I'm trying to convert hexadecimal values to Binary.
I've done Decimal values to Binary up to 32 bits in this way:

#include <stdio.h>
int showbits(int);/**************function*prototype******************************/

int main()
{
unsigned int num;

printf("enter the number.");
scanf("%d",&num);

printf("%d in binary is  ",num);
printf("\n");

showbits(num);/*********************function*call********************************/

return 0;
}

showbits (int n)/******************function*definition****************************/
																				//*
{
  int i,k,andmask;

  for(i=31;i>=0;i--)
  {
     andmask = 1<<i;
     k=n&andmask;
     k==0?printf("0"):printf("1");
  }
}

Now I wan't to add hexadecimal values in it.

What makes you think there's a difference? Decimal vs. hexadecimal is a display representation, the underlying bits of corresponding values are unchanged.

What do you think the problem is?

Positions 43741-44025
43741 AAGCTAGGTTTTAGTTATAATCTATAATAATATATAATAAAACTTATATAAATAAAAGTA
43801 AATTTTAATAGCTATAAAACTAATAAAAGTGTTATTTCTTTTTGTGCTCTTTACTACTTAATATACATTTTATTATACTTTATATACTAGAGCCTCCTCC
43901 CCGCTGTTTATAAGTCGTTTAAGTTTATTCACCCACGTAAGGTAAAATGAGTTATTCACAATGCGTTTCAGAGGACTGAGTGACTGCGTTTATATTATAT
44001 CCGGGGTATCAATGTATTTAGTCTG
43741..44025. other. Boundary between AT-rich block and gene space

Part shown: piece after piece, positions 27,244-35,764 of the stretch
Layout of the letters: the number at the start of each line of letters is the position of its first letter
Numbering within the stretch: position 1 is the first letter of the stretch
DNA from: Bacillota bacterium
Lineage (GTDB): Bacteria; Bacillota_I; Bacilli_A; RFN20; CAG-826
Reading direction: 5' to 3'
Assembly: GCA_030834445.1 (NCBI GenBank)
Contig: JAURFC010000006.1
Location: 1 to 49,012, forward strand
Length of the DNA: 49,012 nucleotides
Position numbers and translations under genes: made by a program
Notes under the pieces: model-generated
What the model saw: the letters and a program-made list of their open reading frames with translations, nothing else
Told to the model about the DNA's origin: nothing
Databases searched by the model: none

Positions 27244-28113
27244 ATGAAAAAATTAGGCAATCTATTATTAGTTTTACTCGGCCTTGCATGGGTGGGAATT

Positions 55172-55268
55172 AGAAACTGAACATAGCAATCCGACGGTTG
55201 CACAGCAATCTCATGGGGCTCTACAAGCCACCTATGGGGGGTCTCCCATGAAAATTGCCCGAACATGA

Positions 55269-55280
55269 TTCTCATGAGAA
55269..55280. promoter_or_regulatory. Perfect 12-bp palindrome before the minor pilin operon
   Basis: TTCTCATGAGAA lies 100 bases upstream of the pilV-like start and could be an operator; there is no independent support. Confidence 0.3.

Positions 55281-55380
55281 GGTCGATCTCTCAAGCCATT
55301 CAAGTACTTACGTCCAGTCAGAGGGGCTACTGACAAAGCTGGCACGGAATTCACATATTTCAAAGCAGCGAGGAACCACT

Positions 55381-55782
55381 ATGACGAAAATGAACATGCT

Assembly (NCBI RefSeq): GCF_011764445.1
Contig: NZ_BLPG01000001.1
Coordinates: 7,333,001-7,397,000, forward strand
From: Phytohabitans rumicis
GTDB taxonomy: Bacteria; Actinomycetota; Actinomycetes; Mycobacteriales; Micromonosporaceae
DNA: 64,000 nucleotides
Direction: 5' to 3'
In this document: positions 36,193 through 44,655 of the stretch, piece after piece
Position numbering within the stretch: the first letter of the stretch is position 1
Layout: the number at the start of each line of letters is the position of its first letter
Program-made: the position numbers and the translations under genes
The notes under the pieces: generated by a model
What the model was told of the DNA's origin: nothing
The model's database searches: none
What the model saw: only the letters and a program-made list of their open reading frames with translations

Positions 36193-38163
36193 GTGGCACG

I know

Decimal vs. hexadecimal is a display representation, the underlying bits of corresponding values are unchanged

In the above program, the user can only enter decimal digits 0-9.
I need a code that should be able to give :
00000000000000000000000000001111 for the digit F.

Note that scanf is converting the display representation to the value, so %d will look for decimal values. %x will allow you to read hexadecimal values.

Well,this is embarrassing.I'd never thought it that way.
I was looking for a data type that can hold alphanumeric digits.
But hey that's what discussion forums are for, right?
Thanks for the help Narue.

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